A downed eagle was on its way Monday to the Sitka raptor center after some local volunteers captured it Sunday night in the Carlanna Lake area and kept an eye on the bird overnight.
Jeff Dubry discovered the eagle while he and his son were hiking along Carlanna Creek. They were on their way back, a little after 8 in the evening, and they heard a rustling in the bushes. DuBry said his son reached for his pistol, just in case it was a bear.
“But we seen the white head,” he said. “Just seen this eagle. It kinda looked like it had a broken wing. Its wing was kinda tweaked. We walked up to it, and it would kind of close its eyes and its head would drop. We could tell something wasn’t right.”
The two called Alaska State Troopers, and were directed to a state wildlife official. It was getting late, so they gave that official some directions, and marked the location with reflective flagging before heading home.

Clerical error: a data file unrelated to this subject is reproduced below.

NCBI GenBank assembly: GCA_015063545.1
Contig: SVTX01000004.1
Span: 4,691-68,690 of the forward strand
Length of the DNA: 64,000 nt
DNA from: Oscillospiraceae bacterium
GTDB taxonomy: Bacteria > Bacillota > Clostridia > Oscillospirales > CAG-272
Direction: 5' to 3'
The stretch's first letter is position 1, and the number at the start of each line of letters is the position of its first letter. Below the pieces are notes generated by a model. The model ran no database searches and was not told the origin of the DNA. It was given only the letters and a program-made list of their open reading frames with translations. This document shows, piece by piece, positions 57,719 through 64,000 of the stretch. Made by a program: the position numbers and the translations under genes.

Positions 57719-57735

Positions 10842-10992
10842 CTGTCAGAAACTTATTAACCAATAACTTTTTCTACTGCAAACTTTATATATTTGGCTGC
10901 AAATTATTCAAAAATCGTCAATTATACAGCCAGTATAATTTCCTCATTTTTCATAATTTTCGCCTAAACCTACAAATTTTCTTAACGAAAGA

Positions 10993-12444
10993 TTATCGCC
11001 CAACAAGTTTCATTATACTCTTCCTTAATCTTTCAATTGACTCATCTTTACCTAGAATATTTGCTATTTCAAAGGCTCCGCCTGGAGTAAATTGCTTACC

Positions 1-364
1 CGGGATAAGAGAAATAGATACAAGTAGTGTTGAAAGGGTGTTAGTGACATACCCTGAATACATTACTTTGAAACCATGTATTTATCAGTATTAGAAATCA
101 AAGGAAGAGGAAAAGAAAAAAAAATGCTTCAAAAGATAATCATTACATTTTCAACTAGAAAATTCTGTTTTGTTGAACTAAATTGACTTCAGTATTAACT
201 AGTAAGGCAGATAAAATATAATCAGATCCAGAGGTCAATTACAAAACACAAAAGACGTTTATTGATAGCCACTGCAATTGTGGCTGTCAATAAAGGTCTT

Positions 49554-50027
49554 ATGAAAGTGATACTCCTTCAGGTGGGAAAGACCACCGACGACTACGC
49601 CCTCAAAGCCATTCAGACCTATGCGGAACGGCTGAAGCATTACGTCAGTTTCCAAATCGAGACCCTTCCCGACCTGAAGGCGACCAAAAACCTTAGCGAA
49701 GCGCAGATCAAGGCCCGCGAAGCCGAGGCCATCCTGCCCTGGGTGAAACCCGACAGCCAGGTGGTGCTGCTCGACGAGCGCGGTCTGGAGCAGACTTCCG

Shannon Janda is a veterinarian at Island to Island Veterinary Clinic. She said the business received a call on its after-hours emergency line, letting them know about the eagle.
“We went out there late last night and it was still there,” she said, adding that when they got it to the clinic, they gave the bird fluids and tried to make it comfortable.
Janda also took X-rays and did blood work. Luckily for the eagle, she has some experience treating birds.
“I have worked at an avian and exotic practice for a number of years, so I’m pretty familiar with working with birds, so it wasn’t too bad,” she said.
When capturing it, she said they used a towel to wrap the bird, and thick gloves to maneuver it safely into a dog crate.
Many people find such large birds intimidating, and DuBry admits it was a little disconcerting to be that close to a fully grown bald eagle.
“It opened up its wings, and it’s got a 6-foot wing span,” he said. “I didn’t know if it was going to jump up and start clawing at us. But it was pretty docile. Just kinda sat there and looked at us.”
Janda said the bird was severely dehydrated, but other that than, it’s not immediately obvious what’s wrong with it. There were no clear fractures, and nothing showed up on the tests. Janda said it could be a parasite, or the eagle may have ingested something poisonous.
She hopes the Sitka Raptor Center will be able to rehabilitate the eagle, and eventually release it.